Chitosan production requires 1.4 kg chitin per kg chitosan. Mahtani reports the following auxiliary inputs, per kg chitosan: 5.18 kg NaOH, 1.06 kWh, 31 MJ wood fuel and 250 L water. Land occupation was estimated at 0.043 m2 yr. Finally, the carbon storage in chitosan, based on its empirical formula (C6H11NO4)n, is quantified as 1.64 kg CO2/kg. The same figure is used in the LCI of chitosan produced in Europe.
Wastewater generated in the chitin and chitosan production steps is treated on-site by means of neutralisation, primary settling, biological treatment and sand filtration. Emissions to seawater from the treated effluent are included in the inventory (see supplementary material).
European chitosan supply chain
The diversion of crab waste to chitosan production displaces its current use (or disposal method), namely composting and the subsequent use of compost as fertilizer. We did not have access to actual data from composting plants in Canada, and we modelled this process based on publicly available data. Based on GAMS (2010), an estimated distance of 25 km by truck was assumed to transport crab waste to the composting plant. Composting energy and equipment use, including plant buildings, etc., were obtained from the ecoinvent database (Nemecek and Kägi 2017), which provides data for windrow composting in Switzerland. Emissions associated to the composting process, namely CO2, dinitrogen monoxide, methane, ammonia, nitrogen oxides and hydrogen sulphide, were estimated using mass balances, based on snow crab waste composition as reported by GAMS (2010) and several literature sources (Muñoz et al. 2008; IPCC 2006; Soliva 2001; FAO and IFA 2001; Smith et al. 2001; Mathur et al. 1988). Displacement of mineral N fertilizer by compost was modelled as described for protein sludge in Sect. 3.2. Displacement of P fertilizer assumed that 1 kg P in compost replaces 0.95 kg P in mineral fertilizer (Boldrin et al. 2009). Crab compost was also assumed to displace limestone use, based on a 1:1 equivalence.
Drying of crab shells was also based on generic LCI data, in particular on the ecoinvent data set for drying of feed grain (Nemecek and Kägi 2007) and the amount of water to be evaporated. The latter corresponds to 0.33 kg water per kg crab shell in wet weight, assuming that the initial moisture is 40% (GAMS 2010) and final moisture is 10% according to the chitosan manufacturer.
Dry crab shells are transported to the port in Canada, where we assume an average distance of 100 km. For maritime transport, we used a distance of 13,722 nm (25,413 km), between the coast of New Foundland and Qingdao (Ports.com 2016). From Qingdao port to the chitin manufacturer, the average distance is 100 km. All transport services were modelled with ecoinvent data sets for road and sea freight transport.
Primary data on chitin production in China were collected by the European chitosan producer, directly from its chitin supplier. This process requires 10 kg dry crab shell per kg chitin and consumes 1.2 kWh electricity, 6 kg coal for heating purposes, 9 kg HCl (6% vol.), 8 kg NaOH (4% vol.) and 300 L freshwater, also per kg chitin. Land occupation was estimated at 0.07 m2 yr per kg chitin. The release of CO2 from treatment of shells with acid was estimated at 0.9 kg CO2 per kg chitin, based on their carbon content and stoichiometry. Solid waste from chitin production includes wastewater and protein sludge. The amount of wastewater produced as well as its treatment was not reported by the chitin producer. The wastewater volume was estimated assuming that it equals the freshwater input (process water plus water in chemical solutions), and in terms of treatment, it was assimilated to urban wastewater, being treated according to the ecoinvent data set for average wastewater (Doka 2007). The amount of protein sludge recovered from wastewater was estimated based on the crab waste composition and assuming recovery of 75% of the protein fraction. This percentage assumes that the Chinese chitin producer has the same protein recovery efficiency as Mahtani in India. Based on these assumptions, we estimated that 2.84 kg protein in dry mass is recovered per kg chitin. This material is used as animal feed according to the chitin producer, thus displacing the marginal supply of feed protein in the market (soybean meal; see Sect. 3.1).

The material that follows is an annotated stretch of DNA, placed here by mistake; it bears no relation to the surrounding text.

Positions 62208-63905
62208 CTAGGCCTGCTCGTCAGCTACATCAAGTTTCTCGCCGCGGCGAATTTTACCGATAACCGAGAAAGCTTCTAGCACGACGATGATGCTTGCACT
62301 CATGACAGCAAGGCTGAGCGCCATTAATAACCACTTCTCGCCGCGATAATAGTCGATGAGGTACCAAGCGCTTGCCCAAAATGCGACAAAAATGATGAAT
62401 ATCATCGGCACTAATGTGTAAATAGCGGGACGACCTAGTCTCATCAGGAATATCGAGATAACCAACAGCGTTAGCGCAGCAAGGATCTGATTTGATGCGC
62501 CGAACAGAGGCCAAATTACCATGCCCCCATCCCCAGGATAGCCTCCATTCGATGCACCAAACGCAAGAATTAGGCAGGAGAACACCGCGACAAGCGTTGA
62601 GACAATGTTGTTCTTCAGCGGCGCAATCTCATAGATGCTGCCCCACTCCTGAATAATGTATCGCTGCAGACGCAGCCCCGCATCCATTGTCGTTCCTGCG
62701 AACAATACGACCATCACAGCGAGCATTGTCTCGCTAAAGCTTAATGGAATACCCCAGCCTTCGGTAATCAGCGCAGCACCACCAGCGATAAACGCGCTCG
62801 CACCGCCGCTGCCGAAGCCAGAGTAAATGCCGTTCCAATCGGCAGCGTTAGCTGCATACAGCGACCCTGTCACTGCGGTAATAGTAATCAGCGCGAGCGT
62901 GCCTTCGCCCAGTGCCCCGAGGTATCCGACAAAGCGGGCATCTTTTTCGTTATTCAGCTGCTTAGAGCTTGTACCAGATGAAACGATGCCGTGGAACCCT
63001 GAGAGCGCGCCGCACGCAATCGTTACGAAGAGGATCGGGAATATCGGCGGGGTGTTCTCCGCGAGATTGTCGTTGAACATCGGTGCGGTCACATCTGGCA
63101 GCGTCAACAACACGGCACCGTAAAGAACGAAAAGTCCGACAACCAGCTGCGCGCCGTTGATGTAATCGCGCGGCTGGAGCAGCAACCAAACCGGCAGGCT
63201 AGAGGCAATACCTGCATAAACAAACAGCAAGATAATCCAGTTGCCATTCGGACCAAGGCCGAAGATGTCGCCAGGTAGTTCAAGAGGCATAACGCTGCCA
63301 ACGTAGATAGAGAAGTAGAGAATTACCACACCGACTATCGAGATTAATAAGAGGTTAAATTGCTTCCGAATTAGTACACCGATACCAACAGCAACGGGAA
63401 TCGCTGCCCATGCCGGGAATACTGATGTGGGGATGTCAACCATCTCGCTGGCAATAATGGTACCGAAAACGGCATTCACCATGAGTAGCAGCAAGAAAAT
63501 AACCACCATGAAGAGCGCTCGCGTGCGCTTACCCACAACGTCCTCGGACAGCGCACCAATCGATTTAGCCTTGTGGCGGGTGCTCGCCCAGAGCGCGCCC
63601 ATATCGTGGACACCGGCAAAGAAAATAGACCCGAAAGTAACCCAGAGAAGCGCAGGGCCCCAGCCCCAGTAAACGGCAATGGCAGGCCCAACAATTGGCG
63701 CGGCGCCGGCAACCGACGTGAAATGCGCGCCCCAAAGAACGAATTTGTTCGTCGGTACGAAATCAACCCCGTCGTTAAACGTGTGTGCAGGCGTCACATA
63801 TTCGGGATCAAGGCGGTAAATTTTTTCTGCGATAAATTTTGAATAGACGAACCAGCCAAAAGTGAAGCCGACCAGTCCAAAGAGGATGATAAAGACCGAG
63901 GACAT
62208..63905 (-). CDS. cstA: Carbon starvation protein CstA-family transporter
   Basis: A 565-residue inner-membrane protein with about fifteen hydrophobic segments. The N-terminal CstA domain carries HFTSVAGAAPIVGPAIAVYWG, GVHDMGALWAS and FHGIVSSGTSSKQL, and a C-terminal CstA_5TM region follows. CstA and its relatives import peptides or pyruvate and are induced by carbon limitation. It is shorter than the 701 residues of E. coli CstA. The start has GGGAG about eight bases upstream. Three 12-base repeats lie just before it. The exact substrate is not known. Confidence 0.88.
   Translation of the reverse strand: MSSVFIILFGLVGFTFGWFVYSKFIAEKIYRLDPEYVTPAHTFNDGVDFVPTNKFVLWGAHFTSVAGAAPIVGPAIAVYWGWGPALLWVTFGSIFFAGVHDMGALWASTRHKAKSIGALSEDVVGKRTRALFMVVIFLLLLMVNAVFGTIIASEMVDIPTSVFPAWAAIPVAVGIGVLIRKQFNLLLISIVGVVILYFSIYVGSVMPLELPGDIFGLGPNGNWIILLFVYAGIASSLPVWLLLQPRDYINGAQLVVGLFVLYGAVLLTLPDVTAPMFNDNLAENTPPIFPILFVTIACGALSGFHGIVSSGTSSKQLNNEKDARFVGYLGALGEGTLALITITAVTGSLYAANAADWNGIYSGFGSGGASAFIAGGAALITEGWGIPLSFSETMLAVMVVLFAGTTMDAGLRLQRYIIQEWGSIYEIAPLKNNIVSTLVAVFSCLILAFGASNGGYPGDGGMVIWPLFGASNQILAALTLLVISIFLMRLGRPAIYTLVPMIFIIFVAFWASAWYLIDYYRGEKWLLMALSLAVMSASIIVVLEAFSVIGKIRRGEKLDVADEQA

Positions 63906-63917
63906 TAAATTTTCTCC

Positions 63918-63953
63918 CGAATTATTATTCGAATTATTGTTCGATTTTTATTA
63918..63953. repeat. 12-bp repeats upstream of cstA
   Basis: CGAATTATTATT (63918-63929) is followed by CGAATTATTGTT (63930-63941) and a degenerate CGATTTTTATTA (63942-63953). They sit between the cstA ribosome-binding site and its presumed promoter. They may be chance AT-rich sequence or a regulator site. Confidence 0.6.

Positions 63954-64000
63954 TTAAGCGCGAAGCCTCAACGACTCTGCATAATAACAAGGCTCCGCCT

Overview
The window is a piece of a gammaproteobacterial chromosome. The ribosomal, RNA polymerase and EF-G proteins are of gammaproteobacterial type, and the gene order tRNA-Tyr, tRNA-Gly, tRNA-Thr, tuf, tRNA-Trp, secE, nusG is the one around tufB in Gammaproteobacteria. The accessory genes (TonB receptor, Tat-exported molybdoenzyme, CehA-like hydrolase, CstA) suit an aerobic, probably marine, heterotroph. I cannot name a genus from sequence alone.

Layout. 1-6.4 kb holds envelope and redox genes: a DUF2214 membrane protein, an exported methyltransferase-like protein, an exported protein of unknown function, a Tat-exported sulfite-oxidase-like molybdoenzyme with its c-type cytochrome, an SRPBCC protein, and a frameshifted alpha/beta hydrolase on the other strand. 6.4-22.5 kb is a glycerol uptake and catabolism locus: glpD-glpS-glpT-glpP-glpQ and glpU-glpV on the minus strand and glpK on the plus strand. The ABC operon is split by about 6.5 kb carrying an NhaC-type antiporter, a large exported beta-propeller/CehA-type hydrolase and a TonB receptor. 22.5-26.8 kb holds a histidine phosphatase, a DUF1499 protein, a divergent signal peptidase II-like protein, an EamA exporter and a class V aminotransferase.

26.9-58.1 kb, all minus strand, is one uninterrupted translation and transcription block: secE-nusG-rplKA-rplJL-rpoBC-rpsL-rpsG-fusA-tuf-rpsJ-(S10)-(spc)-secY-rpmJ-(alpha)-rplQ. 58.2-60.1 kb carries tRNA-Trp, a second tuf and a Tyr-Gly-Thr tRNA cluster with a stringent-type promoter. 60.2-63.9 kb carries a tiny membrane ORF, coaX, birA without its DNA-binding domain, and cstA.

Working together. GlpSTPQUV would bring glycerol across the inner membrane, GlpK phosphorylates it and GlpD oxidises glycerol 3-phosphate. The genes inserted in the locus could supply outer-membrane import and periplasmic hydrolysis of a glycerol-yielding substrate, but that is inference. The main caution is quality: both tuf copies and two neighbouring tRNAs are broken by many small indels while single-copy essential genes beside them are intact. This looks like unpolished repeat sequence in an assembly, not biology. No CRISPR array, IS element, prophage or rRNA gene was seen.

Chitin is shipped to Europe. We assumed an average distance of 100 km from the chitin producer to the port. For maritime transport, we used a distance of 12,351 nm (22,874 km) between Qingdao and Rotterdam (Ports.com 2016). From Rotterdam to the chitosan manufacturer, we added 500 km of road transport.
Primary data on chitosan production for medical applications were provided by the European producer based on their own operations. The data collected included the chitin-to-chitosan yield, freshwater input, use of chemicals (NaOH), electricity use, land occupation and production of wastewater and waste NaOH for disposal. Unfortunately, the primary data are confidential and the figures cannot be disclosed in this publication. For this reason, in the supplementary material, we provide an inventory table for this process, where figures are not shown but where the background data sets used can be seen. As in chitin production, wastewater was assimilated to average urban wastewater and modelled with the same data set for wastewater treatment. Finally, data on disposal of waste NaOH solutions was not available. This waste is managed by a dedicated company in Europe, and it is judged by the chitosan producer that waste is subject to neutralisation. We included in the inventory an estimate of the transport, acid consumption for neutralisation and subsequent treatment of the solution in a municipal wastewater treatment plant.